Agriculture remains Africa’s saving grace in the face of the upheaval occasioned by the Covid-19 pandemic.
With this, agritech becomes all the more important in the sector that remains the biggest employer on the continent of 1.2 billion people.
Dwindling productivity occasioned by climate change effects, pest and diseases, and post-harvest losses is still a huge challenge for farmers on the continent which is increasingly importing what it should be producing.
Two years ago, AfDB President Akinwumi Adesina called on farmers to acquire new technologies to transform agricultural production.
Read: AfDB President: Africa should feed the world not importing US$ 35 billion food annually
He said that due to the limited capacity of production, Africa was falling behind in becoming the breadbasket of the world. For perspective, the continent spends an upwards of US$ 35 billion per year importing food.
Speaking at an Agriculture conference in the U.S., Adesina said that technology transfer was needed immediately since evidence from countries like Nigeria demonstrated that technology with strong government backing was already yielding positive results.
With this challenge, a section of Africa’s most promising small and medium enterprise (SME) agripreneurs have called for more selective investment, accelerated business acquisitions and increased cooperation to help Africa feed itself and the world.
To this end, Africa must seize the opportunities offered by disruptions like the pandemic to deepen the digitalization of agricultural value chains if the continent is to transform the sector.
At a side event dubbed Integrating African Food Systems through the Lens of SME Champions organised by the African Development Bank (AfDB), panel members were selected because they are using innovative solutions, tailored their business models, have a proven track record and shown to have an impact on food systems.
The virtual side-event was ahead of Africa’s largest agriculture conference – the African Green Revolution Forum (AGRF) – which was held online for the first time, from September 8-11.
AfDB is creating a platform to give the innovators more visibility so that policymakers can understand the challenges they face and help the SME Champions to grow.
The group of African “SME Champions” – heads of SMEs across the continent’s food system production, processing, logistics, agricultural digitization and cold storage chain solutions sub-sectors describe the challenges and opportunities they face in trying to meet Africa’s food systems demands.
“Technologies to achieve Africa’s green revolution exist but are mostly just sitting on the shelves. The challenge is a lack of supportive policies to ensure that they are scaled up to reach millions of farmers,” Adesina said in 2018.
Some said policy, programmes and financing in Africa are geared toward larger organizations and businesses – and that there is still too heavy a focus on agricultural imports to Africa.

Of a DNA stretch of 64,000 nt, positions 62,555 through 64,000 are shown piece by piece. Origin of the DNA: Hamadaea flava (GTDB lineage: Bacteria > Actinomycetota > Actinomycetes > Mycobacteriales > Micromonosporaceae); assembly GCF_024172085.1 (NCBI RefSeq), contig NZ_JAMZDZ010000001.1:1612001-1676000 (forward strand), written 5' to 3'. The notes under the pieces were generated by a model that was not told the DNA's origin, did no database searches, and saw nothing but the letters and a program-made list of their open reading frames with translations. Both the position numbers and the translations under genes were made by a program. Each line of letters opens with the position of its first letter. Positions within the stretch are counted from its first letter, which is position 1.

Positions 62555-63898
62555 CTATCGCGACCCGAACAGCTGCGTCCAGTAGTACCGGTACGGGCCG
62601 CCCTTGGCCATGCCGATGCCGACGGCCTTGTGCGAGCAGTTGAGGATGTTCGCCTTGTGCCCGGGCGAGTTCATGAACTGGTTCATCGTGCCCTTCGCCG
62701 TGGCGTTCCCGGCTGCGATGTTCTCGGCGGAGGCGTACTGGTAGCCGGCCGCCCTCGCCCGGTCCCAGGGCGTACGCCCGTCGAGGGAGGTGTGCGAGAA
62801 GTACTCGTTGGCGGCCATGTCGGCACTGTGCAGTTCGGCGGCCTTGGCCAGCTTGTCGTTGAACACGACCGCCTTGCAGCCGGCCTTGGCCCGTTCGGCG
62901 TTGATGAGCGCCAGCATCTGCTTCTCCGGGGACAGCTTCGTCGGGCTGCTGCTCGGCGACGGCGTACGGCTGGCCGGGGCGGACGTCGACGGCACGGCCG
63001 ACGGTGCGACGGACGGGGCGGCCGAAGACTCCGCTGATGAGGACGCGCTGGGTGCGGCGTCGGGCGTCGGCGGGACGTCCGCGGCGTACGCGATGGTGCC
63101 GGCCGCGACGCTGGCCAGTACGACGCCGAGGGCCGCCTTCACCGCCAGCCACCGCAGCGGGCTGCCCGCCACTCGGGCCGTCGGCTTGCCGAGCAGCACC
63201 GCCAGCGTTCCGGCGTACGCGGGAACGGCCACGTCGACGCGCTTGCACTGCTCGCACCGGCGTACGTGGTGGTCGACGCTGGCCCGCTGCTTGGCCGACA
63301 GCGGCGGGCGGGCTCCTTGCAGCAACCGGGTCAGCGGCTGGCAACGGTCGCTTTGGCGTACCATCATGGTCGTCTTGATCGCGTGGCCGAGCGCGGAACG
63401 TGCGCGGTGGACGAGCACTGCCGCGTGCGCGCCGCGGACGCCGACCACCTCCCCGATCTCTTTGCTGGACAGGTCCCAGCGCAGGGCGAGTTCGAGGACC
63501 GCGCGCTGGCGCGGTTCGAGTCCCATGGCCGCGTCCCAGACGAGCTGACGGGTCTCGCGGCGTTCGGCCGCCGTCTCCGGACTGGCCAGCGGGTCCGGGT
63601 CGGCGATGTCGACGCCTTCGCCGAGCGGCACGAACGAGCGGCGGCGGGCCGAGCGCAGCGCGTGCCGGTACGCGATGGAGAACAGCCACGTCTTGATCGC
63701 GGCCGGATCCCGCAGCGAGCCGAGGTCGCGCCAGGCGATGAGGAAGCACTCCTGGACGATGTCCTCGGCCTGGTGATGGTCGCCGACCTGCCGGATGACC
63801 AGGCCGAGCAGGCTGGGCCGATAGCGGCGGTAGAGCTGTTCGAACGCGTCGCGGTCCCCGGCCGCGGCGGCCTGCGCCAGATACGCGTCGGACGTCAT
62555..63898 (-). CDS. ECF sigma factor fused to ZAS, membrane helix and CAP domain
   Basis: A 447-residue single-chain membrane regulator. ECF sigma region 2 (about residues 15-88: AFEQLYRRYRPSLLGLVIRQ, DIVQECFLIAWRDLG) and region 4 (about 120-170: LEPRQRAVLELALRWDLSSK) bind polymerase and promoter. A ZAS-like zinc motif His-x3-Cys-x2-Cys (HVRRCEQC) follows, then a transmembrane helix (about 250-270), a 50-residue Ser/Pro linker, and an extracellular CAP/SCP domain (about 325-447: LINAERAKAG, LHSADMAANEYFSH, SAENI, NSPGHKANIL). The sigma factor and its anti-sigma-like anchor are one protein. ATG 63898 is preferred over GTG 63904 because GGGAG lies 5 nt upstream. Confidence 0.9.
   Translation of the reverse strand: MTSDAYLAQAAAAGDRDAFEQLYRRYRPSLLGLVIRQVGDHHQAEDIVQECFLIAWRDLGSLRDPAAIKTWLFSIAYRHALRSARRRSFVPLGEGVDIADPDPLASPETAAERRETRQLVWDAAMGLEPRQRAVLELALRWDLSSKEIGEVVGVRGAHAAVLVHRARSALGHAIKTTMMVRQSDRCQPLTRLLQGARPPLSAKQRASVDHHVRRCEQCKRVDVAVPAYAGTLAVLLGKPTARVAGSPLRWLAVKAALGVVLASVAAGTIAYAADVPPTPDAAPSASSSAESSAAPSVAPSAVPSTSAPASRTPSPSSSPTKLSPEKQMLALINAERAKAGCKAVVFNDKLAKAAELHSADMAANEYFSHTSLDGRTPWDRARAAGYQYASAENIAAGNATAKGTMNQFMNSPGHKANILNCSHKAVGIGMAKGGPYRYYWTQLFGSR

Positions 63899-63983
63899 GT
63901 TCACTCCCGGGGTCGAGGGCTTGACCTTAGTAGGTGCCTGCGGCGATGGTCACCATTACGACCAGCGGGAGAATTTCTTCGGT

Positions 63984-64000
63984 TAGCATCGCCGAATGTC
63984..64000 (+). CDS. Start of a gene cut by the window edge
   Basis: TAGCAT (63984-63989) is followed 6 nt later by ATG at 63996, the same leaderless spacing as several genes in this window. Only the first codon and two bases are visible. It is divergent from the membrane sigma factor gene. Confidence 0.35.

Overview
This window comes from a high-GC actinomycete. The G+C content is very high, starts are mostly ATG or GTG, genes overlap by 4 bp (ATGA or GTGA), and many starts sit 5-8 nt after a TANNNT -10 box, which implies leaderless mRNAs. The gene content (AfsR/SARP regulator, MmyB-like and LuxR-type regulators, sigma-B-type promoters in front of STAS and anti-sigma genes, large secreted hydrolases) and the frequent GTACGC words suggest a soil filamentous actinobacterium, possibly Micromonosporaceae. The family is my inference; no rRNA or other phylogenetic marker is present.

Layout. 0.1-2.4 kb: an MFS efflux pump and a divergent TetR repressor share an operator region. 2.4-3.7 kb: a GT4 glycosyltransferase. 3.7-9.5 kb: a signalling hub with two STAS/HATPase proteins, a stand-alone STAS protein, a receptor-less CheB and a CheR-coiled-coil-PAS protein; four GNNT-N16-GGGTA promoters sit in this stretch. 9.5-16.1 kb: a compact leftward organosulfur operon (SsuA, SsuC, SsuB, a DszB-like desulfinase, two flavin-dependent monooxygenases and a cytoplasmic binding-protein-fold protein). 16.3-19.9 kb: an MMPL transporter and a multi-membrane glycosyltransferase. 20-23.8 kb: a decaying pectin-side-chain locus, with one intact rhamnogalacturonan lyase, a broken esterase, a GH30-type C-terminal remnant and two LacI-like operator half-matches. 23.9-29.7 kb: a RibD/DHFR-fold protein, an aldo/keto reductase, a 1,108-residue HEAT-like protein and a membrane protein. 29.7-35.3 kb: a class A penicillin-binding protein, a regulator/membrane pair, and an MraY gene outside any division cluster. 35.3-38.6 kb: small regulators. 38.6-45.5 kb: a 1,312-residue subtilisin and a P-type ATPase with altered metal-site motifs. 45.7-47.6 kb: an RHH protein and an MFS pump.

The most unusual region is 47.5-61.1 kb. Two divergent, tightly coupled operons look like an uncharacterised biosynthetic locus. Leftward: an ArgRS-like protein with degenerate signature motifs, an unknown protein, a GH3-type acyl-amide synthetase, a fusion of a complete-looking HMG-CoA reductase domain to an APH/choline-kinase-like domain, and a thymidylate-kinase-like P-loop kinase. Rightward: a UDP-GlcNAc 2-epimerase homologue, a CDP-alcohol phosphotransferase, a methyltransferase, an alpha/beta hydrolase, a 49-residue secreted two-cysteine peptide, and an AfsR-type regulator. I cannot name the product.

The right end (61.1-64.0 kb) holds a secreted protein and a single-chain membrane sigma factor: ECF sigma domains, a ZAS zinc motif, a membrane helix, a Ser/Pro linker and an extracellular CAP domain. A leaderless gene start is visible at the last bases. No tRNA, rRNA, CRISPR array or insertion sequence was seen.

“Especially if you are an SME it is really challenging to penetrate the market and do something significant,” said Nicholas Alexandre, Global Head of Commercial at LORI, a Kenya-based tech-driven logistics company.
Read: Renewable energy: a boon to Africa’s jobless?
Others shared their experiences in overcoming challenges. For example, Nnaemeka Ikegwuonu, head of Nigeria-based ColdHubs, says his solar power, cold storage facility company helps farmers’ produce stay fresher, longer, reducing the need to rush a product to market at less competitive prices.
ColdHubs says it invested in the storage infrastructure so that farmers could benefit from the service at a reasonable price.
“We are taking the risk out of ownership of huge cold rooms from smallholder farmers because we design, operate and maintain these cold rooms. We offer a pay-as-you-use service model,” said Ikegwounu.
Kenya’s SunCulture Company, which provides farmers with solar-powered irrigation services, also uses a similar “pay-as-you-grow” service fee programme. SunCulture CEO and SME Champion Samir Ibrahim told webinar attendees that there has been sufficient development and investment support to African entrepreneurs to know what works – and that it is time to step upscaling efforts. “We know that there are proven solutions, the focus now should be to target finance and partnerships to scale those…We need donors and multilateral to start cutting much bigger checks for much fewer interventions…so we can see the needle moving,” Ibrahim said.
Other champions said building up Africa’s agriculture sector lies in building up its agriculture value chains. SME Champion Patricia Zoundi, who started up Canaan Land, a Cote d’Ivoire-based company that trains women in rural areas in order to develop sustainable and inclusive agriculture said, “We have north-north cooperation. We have south-south cooperation. Now it is time to have SME-to-SME cooperation…On this panel, I see three SMEs with which I can collaborate in marketing… [they offer] something I need in my value chain.”
Toda closed the session by reassuring SME Champions that their insights shared would be transformed into key messages intended to reimagine policy, resulting in the accelerated transformation of Africa’s food systems. “There is so much for us to share, proven solutions for us to amplify, to bring forward to scale and consolidate through partnerships and finance.”